Co-blogger has a post at Demography Matters examining the idea that low or even negative population growth will translate into low or negative economic growth. This is a phenomenon much more widespread in Europe or JApan than in the United States.
Strangely, while I would suggest the most obviously affected countries are those mentioned above, most of the debate has centered around the US economy. Since it is not at all clear that the US economy is actually suffering from either a liquidity trap or secular stagnation at this point, this has lead many to question whether the idea might not be ill-founded. The Economist, for example, in a revue article (Vox e-book on the topic conclude the concept “remains a baggy one”, one which is “arguably too capacious for its own good”.
Viewed in this light the concept does at times appear vague, and lacking in clear definition. In part this is because Alvin Hansen’s original idea was made up of two components, a technological and a demographic one. Naturally if there is a slowdown in the rate of impact of technological innovation then this would be felt equally across those economies which are operating near the technological frontier. But the phenomenon which is being described today as secular stagnation isn’t being witnessed equally across all those countries. Economies in both the UK and the US appear to have responded differently to those in Sweden, the Euro Area and Japan, a phenomenon which is obvious to the theory’s critics. Thus the Economist author goes on to argue, “it is hard to avoid the conclusion that many of the euro area’s difficulties result from a dysfunctional monetary union rather than a susceptibility to secular stagnation.” And it would be hard to disagree with the writer, except… except ….except that there is the awkward little case of Japan, which doesn’t actually use the Euro, as there are possible cases like the Czech Republic, Sweden or Hungary that don’t either.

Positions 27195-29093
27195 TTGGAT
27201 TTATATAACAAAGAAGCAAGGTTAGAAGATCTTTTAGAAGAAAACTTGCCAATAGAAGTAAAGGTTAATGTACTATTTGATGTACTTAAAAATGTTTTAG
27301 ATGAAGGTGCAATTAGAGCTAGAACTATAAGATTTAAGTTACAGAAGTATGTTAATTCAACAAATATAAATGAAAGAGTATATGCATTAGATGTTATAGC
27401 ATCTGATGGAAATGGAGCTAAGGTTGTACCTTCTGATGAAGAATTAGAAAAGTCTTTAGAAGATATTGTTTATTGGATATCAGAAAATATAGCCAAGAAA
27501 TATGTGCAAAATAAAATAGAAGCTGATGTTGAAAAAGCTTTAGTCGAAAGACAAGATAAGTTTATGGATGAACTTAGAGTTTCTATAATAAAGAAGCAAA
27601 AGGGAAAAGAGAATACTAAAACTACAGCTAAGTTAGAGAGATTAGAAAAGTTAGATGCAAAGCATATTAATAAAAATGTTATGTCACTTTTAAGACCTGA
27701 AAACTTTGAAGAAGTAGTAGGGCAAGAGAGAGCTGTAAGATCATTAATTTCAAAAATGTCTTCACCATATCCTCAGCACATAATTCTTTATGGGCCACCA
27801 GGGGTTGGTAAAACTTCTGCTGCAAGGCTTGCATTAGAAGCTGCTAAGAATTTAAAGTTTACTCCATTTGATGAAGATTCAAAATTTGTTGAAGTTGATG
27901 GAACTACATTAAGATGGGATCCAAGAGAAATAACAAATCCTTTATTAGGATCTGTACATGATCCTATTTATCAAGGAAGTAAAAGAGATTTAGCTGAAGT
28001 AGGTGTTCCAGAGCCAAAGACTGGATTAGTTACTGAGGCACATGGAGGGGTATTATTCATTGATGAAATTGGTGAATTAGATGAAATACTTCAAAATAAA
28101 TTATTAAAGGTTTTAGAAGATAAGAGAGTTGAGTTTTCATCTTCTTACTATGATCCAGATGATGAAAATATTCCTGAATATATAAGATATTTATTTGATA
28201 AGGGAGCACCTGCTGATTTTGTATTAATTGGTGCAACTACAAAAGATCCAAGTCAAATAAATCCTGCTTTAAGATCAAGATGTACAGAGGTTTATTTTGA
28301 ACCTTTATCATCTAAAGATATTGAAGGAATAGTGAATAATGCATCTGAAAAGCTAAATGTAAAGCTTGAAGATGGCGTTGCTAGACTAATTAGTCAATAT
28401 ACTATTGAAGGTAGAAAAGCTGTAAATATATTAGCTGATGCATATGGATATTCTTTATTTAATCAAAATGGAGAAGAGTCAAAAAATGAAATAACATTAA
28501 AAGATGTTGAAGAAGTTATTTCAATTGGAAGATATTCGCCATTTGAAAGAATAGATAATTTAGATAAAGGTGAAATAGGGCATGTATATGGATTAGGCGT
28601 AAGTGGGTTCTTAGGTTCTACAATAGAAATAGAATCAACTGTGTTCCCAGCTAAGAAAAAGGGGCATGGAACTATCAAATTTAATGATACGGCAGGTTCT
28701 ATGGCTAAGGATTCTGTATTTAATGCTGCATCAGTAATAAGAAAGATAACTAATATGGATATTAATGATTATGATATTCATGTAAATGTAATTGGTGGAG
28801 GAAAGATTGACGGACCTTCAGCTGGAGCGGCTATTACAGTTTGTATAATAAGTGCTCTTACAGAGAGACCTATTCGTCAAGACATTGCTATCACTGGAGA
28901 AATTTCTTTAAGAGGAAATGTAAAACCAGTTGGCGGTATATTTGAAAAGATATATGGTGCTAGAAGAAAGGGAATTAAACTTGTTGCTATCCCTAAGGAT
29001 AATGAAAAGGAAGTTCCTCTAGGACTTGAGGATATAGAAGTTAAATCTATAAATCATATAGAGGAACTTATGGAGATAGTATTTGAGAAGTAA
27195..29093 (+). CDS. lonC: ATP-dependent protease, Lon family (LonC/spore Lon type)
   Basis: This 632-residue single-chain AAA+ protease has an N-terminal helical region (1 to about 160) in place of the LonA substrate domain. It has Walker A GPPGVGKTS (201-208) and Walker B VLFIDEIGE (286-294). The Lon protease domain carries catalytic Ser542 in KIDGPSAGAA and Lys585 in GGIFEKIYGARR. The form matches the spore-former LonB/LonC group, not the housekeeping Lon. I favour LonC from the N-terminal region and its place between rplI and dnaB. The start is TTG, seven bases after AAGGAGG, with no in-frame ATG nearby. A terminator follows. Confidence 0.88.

Which brings us nearer to the demographic part of the argument. Is there any pattern emerging in the way symptoms which look like those which would be presented in cases suffering from secular stagnation are showing up? Well, I would argue there is. I think it is generally accepted that the first affected country was Japan. It was in Japan that a slowdown in GDP growth (not GDP per capita growth) was first noted.
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EU working age populations started to decline in the years between 2009 and 2012. They will now continue to decline for many years to come. In the United States however, while the rate of growth in this population segment has slowed in recent years, it is about to start accelerating again. As Calculated Risk’s Bill McBride pointed out, the US Census Bureau now reports that Baby Boomers aren’t the largest US cohort anymore, and that the prime working-age force is expected to start growing again in a few years. In other words, in terms of the demographic outlook, the dynamic points to stronger, rather than weaker, economic growth. By 2020, eight of the top ten largest cohorts (five year age groups) will be under 40, and by 2030 the top 11 cohorts will be the youngest 11 cohorts. (see the marvelous animation Bill has at the end of his post).